In today’s blog post, I’m going to share what a leader’s role is in building a high performance culture. As a leader, no doubt you have a lot of responsibility and a lot of things that you have to do. I’m gonna suggest 5 things that you should be incorporating into your weekly, monthly, annual routine in order to build a high performance culture. If you are a leader who has ambitious plans to build a high performing team that basically runs itself, then sign up for my weekly email for more posts that teach you exactly how to do this.
My name is Sadaf Shaikh and I have been working with senior executives for the past 20 years up close and personal. I’ve seen some of the behaviours and qualities and characteristics that drive a high performance culture and a seen some that hinder it. In this blog post, I’m going to share what exactly those characteristics are. The characteristics that drive a high performing culture where your team works autonomously, where they manage the day-to-day, and they free up your time to focus on the strategic work and on things that are going to grow your business.
Before we start diving into what a leader’s role is in building a high performance culture, let’s first set the set the ground on what exactly a high performance culture is. I want to ensure we are speaking the same language. Essentially, a high performance culture is one where your team manages all of the day-to-day, where you are not involved in the day-to-day decision making, and you’re not involved in fighting fires. What you are involved in is doing the things that light you up as a leader, where you’re focused on strategy and you’re focused on growing your business.
Leader’s Role in Building a High Performance Culture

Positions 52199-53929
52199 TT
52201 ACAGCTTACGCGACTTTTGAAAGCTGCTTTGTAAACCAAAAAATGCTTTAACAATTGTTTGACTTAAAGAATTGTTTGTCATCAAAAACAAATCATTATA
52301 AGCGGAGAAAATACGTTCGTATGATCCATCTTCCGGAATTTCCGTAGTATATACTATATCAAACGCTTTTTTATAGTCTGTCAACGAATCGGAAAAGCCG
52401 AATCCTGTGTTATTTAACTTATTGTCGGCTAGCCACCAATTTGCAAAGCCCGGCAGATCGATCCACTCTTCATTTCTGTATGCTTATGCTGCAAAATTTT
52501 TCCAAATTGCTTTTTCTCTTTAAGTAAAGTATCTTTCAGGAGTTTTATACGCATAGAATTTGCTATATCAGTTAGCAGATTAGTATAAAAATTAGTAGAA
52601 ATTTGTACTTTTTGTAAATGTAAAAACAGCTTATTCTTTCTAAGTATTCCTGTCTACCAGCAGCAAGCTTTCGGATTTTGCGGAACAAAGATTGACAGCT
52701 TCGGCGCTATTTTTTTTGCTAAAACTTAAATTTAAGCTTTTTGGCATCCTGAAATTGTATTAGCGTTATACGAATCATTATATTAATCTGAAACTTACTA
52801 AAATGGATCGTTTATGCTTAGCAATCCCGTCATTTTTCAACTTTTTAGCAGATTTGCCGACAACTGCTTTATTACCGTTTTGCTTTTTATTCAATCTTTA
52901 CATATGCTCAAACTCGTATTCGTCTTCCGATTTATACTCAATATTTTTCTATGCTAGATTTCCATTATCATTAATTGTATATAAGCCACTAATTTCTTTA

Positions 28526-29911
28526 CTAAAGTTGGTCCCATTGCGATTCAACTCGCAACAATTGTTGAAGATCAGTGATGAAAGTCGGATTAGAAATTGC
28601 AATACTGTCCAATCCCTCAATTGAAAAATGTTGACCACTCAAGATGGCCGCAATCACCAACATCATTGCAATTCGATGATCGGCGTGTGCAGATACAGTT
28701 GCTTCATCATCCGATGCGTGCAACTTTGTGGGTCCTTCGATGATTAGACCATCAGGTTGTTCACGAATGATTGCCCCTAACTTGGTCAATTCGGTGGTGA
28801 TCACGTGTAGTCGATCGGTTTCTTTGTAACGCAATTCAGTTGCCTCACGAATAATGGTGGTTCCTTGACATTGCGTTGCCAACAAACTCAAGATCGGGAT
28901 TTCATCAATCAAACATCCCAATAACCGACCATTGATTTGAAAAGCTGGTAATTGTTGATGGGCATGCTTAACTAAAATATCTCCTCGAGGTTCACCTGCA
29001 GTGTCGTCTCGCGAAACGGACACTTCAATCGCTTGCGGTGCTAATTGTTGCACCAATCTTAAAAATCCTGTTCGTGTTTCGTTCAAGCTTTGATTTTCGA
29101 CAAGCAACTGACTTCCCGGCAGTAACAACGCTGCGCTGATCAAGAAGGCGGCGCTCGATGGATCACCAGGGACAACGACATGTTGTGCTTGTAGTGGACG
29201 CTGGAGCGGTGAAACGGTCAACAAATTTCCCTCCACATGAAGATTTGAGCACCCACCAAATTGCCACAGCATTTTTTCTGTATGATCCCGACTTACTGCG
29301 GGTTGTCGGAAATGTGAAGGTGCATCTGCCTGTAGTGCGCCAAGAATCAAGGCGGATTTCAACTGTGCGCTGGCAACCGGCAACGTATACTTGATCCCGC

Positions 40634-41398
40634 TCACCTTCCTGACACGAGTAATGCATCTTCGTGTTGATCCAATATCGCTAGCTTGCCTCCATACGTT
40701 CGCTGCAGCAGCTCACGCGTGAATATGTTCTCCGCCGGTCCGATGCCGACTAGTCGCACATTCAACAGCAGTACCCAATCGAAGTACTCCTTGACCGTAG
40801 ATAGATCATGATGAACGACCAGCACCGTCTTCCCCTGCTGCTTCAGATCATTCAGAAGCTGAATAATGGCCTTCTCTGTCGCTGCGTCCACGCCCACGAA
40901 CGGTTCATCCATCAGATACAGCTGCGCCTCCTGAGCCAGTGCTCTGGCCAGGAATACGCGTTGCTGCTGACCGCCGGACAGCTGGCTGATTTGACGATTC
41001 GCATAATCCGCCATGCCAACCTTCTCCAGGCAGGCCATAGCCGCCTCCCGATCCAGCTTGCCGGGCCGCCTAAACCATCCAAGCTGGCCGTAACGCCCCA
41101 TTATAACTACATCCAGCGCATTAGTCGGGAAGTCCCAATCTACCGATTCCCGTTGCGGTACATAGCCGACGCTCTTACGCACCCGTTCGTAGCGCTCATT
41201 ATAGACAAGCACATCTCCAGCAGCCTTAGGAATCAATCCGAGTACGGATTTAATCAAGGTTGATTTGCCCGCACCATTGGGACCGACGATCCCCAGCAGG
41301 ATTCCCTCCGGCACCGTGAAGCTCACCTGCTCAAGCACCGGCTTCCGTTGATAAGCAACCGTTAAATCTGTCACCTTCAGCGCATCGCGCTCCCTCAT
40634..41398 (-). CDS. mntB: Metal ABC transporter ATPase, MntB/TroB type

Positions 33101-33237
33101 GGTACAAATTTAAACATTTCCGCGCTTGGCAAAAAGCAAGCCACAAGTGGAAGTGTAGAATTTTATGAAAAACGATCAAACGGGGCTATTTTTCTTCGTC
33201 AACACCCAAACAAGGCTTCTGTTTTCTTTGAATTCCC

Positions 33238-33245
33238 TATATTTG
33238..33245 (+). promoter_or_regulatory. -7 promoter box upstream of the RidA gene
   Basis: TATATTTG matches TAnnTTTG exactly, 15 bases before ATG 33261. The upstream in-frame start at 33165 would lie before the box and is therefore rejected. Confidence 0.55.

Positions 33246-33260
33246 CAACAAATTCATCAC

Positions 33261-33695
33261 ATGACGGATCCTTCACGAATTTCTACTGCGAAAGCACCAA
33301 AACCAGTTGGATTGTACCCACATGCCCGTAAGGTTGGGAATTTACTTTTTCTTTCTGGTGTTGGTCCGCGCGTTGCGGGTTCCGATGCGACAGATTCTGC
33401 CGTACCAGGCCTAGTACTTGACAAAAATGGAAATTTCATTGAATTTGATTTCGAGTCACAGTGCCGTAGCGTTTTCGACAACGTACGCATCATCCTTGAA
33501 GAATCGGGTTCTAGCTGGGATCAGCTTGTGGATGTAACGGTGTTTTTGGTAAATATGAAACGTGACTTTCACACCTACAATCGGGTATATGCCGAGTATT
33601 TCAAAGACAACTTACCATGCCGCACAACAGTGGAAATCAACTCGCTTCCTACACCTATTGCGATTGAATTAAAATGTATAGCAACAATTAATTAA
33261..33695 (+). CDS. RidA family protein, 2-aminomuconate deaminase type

Now that we’ve set a baseline for what a high performance culture is, let’s talk about what your role is in your organization.
Role 1 – Define the Aspirational Culture
One of the roles that you have is to define what your ideal culture is. That definition of what your ideal high performance culture looks like rests solely on your shoulders. Now it doesn’t necessarily have to rest solely on your shoulders but you definitely have to provide the vision to your team. The accountability of defining the culture, to ensure people that are that are coming into the organization are working in accordance with that culture, is up to you. I have a great video that I did a few months ago on how to define your aspirational culture. In it I do a walkthrough of how to define your aspirational culture. Think about where do you like to see your organization in 12 months, 18 months or 24 months from now.
Role 2 – Always Scout Talent
The second thing that you as a leader of a high performance culture should be doing is scouting talent now. I find that most leaders will wait until they need somebody to go out to the marketplace to find them. If you’ve ever struggled with hiring the right person (I know a lot of people struggle with then), this is point is for you so listen up. If you wait until you need to hire a person, you’re coming at it from a reactive position. By constantly scouting talent, you’re approaching it proactively. So, what does proactive look like? The key is to scout for potential employees no matter where you are, no matter what interaction you’re having, you have to constantly think about who could be the next person to come into organization. Who would fit your culture?